Are you confused by what the Lord’s Prayer actually means? Have you ever thought much on what you’re actually saying when you pray the Lord’s Prayer? I grew up just reciting it during church services without much thought at all as to what it actually means.
But the Lord’s Prayer shouldn’t be considered meaningless in the slightest. Instead it is a wonderful tool that Jesus gave us to instruct and guide us on how we should pray. The Lord’s Prayer was given to us during Jesus’ famous Sermon on the Mount in Matthew 6:9-13. In it Jesus lays out a template for how we should be praying.
Although many people know this passage of the Bible by heart, it’s not necessary that you recite it on a daily basis, or even once a week. Instead, think of it as guideline for how you should structure your prayers.
In case you are not familiar with the Lord’s Prayer, here is the NIV version of the entire prayer:
Does the Lord’s Prayer make sense to you? It didn’t to me at first. But once we break it down, it will make complete sense. Promise. 🙂 If you ever feel like you are lost in prayer, and find your mind wandering and not able to focus, come back to the Lord’s Prayer and let it guide you on how to pray. Okay, ready to break down the Lord’s Prayer meaning? Let’s do it!
The Lord’s Prayer: What Does it Mean?
1. Our Father in Heaven
When we address God in prayer, we should think of Him as our spiritual or heavenly Father. Similar to how our parents are responsible for birthing our bodies, God birthed our souls. He created us and made us all unique, in His image, and with love.
The ancient Greek word for father is “abba”, which more equivalently translates to daddy or papa. I love this because this would mean that the scriptures are actually suggesting we should address God even more intimately than simply referring to Him as father. To refer to your father as “daddy” is the most intimate, loving, and child-like term that a person could use for their father.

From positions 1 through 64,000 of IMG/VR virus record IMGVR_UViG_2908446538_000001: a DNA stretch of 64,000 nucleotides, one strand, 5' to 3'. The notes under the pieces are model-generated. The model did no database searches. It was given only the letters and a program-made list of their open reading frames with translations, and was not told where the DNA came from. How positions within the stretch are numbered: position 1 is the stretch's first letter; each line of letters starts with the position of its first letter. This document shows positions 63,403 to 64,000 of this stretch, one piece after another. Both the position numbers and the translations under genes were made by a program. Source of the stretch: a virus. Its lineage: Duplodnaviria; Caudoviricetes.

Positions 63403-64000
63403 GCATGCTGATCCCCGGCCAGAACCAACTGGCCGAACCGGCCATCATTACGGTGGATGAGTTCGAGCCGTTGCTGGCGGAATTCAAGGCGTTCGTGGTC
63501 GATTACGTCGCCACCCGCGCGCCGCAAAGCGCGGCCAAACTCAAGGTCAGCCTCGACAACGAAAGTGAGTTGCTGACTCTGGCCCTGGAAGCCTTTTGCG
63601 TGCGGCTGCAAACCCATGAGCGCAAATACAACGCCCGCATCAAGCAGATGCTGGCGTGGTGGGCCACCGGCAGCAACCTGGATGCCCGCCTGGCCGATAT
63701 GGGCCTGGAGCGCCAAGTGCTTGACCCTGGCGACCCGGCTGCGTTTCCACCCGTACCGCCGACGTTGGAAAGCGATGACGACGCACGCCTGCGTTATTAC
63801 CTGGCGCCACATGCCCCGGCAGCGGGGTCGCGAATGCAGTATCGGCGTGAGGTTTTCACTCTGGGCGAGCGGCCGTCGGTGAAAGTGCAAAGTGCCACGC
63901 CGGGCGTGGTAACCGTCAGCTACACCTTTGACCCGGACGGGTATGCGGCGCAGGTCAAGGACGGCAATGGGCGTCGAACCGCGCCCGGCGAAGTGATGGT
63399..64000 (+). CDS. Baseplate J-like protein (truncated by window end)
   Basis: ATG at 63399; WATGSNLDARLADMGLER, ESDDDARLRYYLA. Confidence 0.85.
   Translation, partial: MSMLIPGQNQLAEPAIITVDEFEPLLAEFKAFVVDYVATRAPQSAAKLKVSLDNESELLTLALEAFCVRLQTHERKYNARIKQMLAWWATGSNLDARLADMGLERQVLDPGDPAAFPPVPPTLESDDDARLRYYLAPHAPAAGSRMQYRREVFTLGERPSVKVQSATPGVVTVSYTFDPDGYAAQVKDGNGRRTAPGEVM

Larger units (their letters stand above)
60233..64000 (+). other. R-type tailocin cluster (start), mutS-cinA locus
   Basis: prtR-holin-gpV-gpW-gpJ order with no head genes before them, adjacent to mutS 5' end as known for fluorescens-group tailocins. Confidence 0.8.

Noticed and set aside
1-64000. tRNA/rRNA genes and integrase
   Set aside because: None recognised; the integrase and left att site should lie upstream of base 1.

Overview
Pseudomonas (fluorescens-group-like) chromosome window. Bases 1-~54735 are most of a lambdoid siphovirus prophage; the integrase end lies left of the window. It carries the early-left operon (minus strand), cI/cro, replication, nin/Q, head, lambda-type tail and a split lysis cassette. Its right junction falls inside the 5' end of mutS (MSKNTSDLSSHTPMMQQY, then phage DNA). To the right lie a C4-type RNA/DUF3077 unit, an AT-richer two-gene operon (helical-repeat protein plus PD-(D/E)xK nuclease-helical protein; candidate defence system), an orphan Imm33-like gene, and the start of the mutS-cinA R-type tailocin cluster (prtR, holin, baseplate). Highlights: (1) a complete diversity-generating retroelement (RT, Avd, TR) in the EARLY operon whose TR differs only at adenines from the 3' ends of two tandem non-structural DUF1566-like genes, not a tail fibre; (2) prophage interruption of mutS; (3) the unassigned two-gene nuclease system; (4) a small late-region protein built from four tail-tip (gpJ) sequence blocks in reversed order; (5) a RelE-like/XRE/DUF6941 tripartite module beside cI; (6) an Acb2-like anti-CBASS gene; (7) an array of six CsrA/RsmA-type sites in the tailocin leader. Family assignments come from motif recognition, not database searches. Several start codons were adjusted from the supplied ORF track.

Imagine, this is how we should not only address God, but how we should think of our relationship with Him on a regular basis.
2. Hallowed Be Your Name
“Hallowed” is referring to how we should keep God’s name holy. Begin your prayers by praising His name. After all, God is perfect, good, just, and holy, and deserves to be praised simply because of who He is.
We can have a deep intimate relationship with God, but we should always remember His holiness. He’s a close friend, but not an equal.
The Hebrew name of God used in the Bible is “Yahweh”. During that time, it was common to worship many gods, but the use of the name “Yahewh” set God apart from any other god because He is THE God. His name alone is holy.
PS: If you’re used to hearing “hallowed be thy name”, don’t let this confuse you. “Thy” is equivalent to “your” in modern English. So, same same. 🙂
3. Your Kingdom Come
The Kingdom of God already exists in heaven, but this line is referring to the reign of God when Christ returns.
We should also pray for the growth of the kingdom here on earth. We can pray for the saving of lives, the growth of the church, and all of the people who still feel lost and without hope.
4. Your Will Be Done on Earth
When the Kingdom of God comes, the perfect will of God will be done here on earth. In this way, earth will be like heaven. However, since we have no clue when that will happen, there are definitely things we can do right now.
For now, we can pray that we are able to carry out God’s will in our lives on a daily basis. It is through prayer that we discern what God’s will is for our life. Sometimes “God’s will” can sound like a super intimidating or “churchy” term, but it’s actually quite simple. You can seek God’s will by simply asking what God thinks you should do with your life.
Some great questions are:
- What is God’s purpose for you here on earth?
- What college should you go to?
- What career path should you take?
- Who should you marry?
Make a point to keep God first and seek His will and not your own).
5. As it is in Heaven
This line is to remind us that God’s perfect will is already happening in heaven. Here on earth it is a daily struggle to fulfill and do God’s will. But fulfilling His will is the goal and it is definitely worth the battle. We should make it a goal to fulfill the will of God on earth, as it is already being done in heaven.
6. Give Us Today Our Daily Bread
This one doesn’t seem very intuitive at all, but Jesus is saying that we should pray for our daily needs. There is no shame in asking God for the things we want. James 4:2 says, “You have not because you ask not”.